However, the indefinite growth capacity and plasticity (differentiation potential) in hESCs remains unrivalled, meaning that hESCs can be grown for a longer duration in culture. Although embryonic pluripotency is short lived, capturing it under in vitro conditions provides unlimited access to tissue for transplantation, of any cell type [52]. Unlike with hESCs, ageing has been shown to significantly reduce the survival and differentiation potential of MSCs derived from bone marrow [53]. MSCs have also been shown to be unable to differentiate uniformly, and embolise in the lungs when injected intravenously, causing epithelial damage [54, 55]. Recorded evidence of an iPSC’s “epigenetic memory” of its donor cell of origin [56] results in a skewed differentiation potential; alternative cell fates are restricted by the fact that an iPSC has a tendency to differentiate along lineages related to the donor cell. In addition, studies have shown iPSCs to differentiate less efficiently than hESCs. For instance, a comparison of the efficiency of the neural differentiation of hESCs and iPSCs found that 90% of ESCs differentiated into neuroepithelial cells, compared to 15% of iPSCs [57]. It should be noted, however, that certain lines of iPSCs have been shown to have a differentiation efficiency greater than or equal to that of hESCs, and vice versa [58]. The general consensus is that efficiency varies between cell lines, rather than the stem cell type.

Due to the integration of oncogenes in the reprogramming process which can potentially cause cancer by insertional mutagenesis [59] and have been shown to disrupt tumour-suppressing genes [60, 61], iPSCs have a significant tumorigenic potential. One of these oncogenes, c-Myc, when introduced by a retrovirus vector, resulted in tumour formation in 40% of mice chimeras by activating previously silenced genes [62]. To get around this problem, several techniques deriving iPSCs without transgenes, such as mRNA and protein transfections, have not yet reported tumour formation in chimeras [63]. However, it remains difficult to create a safe reprogramming approach that has both high efficiency and does not result in teratoma formation.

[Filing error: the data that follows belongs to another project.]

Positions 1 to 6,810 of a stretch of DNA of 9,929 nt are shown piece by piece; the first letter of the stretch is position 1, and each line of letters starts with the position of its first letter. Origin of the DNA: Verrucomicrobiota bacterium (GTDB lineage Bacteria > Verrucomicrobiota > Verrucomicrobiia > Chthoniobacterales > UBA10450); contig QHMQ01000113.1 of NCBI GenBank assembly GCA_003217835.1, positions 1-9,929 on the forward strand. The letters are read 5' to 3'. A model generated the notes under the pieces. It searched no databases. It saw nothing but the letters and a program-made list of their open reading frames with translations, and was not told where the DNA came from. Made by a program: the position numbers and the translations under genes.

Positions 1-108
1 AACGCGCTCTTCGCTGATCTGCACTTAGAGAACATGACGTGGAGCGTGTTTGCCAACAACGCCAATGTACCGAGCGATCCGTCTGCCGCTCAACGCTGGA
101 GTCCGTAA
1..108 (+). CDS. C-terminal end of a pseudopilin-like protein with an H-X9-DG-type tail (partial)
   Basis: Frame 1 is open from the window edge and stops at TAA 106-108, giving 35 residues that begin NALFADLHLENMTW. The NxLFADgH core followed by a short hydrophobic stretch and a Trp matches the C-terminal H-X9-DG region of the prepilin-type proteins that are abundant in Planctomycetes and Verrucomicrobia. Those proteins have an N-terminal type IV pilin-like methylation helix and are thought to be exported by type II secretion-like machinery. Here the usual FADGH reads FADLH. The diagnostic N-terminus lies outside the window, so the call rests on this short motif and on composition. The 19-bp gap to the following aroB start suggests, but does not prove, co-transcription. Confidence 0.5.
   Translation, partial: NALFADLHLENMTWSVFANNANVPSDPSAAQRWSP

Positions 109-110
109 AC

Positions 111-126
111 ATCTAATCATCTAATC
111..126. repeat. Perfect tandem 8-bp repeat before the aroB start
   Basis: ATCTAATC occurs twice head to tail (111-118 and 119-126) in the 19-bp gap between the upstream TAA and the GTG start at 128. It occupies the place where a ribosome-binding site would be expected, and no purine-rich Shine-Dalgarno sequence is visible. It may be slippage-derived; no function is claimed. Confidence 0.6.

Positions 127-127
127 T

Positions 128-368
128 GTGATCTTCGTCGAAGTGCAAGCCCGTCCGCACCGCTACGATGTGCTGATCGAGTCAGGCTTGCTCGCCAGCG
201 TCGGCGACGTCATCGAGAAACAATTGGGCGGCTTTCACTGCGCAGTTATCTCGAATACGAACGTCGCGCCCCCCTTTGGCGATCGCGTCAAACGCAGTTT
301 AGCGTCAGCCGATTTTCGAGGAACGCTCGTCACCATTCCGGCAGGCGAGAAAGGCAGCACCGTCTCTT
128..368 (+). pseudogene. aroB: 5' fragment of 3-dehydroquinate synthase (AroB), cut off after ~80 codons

Focusing on the potential of iPSCs and MSCs alone as a means to sidestep discussion around the moral status of the human embryo has created a disparity between therapeutic expectations (based on the properties of stem cells) and therapeutic outcomes (based on safety and efficacy outcomes). Even for existing bona fide stem cell therapies, such as in hematopoietic stem cell transplantation (HSCT), clinical benefit is still limited by several factors including graft failure, GvHD, limited donor availability and morbidity. For as long as the disparity between therapeutic expectations and outcomes continues to exist, the application of stem cells in medicine will be perceived as limited.

The scientific barriers to clinical translation